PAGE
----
The 1st Delaware Infantry once again had their colors. That single day in Sharpsburg, Maryland, cost the lives of more Americans than on any other day in history -- 22,719!
One week later, while recuperating in a Hospital in Sharpsburg he was promoted to 1st Lieutenant. Later, at the battle of Chancellorsville on May 1-5, 1863, he was recommended for promotion to brevet-captain by "Col. Thomas A. Smyth" for saving many wounded from the burning woods.
On May 29, 1863, he applied to lead colored troops but there is nothing in the records that showed he ever did. Two months later he was the acting Adjutant of his regiment at Gettysburg where once again he was wounded severly enough to spend time in the hospital there.
On September 13, 1863, he was medically discharged from the army. However on October 24, 1864, he enlisted again, this time in Co. H, 69th Pennsylvania Volunteers as a 1st Lieutenant where he was wounded in the knee at Petersburg, Virginia. Later, it was Lieutenant Tanner and "Lieutenant Albert Nones" who brought back the body of "General Thomas A. Smyth" to Wilmington, Delaware for burial. "General Smyth" had been the last Union General officer killed during the war. He was killed on the day that "Robert E. Lee" surrendered to "General Grant" at Appomattox.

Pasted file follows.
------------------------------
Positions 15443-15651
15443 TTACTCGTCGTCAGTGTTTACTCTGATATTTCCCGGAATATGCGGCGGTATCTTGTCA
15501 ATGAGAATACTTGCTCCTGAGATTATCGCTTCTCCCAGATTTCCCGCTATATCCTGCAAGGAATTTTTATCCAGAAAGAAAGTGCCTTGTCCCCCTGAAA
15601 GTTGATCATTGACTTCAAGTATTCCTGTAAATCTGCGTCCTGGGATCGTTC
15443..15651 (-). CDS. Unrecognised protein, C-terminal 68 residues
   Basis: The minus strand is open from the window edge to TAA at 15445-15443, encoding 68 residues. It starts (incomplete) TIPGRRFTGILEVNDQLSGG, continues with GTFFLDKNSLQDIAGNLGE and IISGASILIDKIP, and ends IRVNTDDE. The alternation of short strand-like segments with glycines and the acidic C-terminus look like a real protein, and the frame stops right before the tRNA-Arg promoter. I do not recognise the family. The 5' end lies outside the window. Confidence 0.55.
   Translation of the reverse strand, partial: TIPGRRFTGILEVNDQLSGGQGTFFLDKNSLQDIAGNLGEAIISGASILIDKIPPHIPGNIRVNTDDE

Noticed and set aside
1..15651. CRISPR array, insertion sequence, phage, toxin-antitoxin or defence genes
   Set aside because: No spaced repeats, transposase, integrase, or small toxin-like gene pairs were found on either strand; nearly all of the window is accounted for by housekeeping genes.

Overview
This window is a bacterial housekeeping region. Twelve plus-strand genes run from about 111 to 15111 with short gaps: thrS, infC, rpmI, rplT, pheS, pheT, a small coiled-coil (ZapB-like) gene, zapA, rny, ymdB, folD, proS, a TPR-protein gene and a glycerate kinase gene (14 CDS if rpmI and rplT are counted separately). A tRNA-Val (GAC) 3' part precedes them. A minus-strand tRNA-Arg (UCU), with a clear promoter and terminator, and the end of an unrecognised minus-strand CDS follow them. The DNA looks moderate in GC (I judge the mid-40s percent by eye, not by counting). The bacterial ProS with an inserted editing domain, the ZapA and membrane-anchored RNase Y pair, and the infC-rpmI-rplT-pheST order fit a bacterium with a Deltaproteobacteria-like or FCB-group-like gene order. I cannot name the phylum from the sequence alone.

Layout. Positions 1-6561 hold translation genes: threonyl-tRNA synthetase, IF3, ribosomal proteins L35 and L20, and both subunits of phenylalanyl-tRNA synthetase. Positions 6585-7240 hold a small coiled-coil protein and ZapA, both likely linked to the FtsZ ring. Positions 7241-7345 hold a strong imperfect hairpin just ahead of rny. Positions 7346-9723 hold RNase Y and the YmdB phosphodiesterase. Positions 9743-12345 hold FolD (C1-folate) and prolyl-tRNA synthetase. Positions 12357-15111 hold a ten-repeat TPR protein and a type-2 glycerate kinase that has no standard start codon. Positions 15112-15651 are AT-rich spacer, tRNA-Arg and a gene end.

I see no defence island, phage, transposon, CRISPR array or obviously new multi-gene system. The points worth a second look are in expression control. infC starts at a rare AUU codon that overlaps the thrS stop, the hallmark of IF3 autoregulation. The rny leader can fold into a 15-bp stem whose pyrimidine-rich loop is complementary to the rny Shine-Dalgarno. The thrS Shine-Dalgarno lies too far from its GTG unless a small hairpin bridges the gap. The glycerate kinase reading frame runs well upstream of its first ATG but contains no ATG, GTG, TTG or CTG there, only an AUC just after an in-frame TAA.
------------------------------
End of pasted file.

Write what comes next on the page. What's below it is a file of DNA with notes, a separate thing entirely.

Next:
After the war, Tanner married Lydia and had a daughter named Alice. He also served as the postmaster of Kennett Square, Pa. Eventually he moved to Washington, D.C. and became a clerk in the War Department. He died on December 13, 1911 and was interred in the Greenfield Cemetery, Hempstead, Long Island, New York.
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Last update: 7/15/2007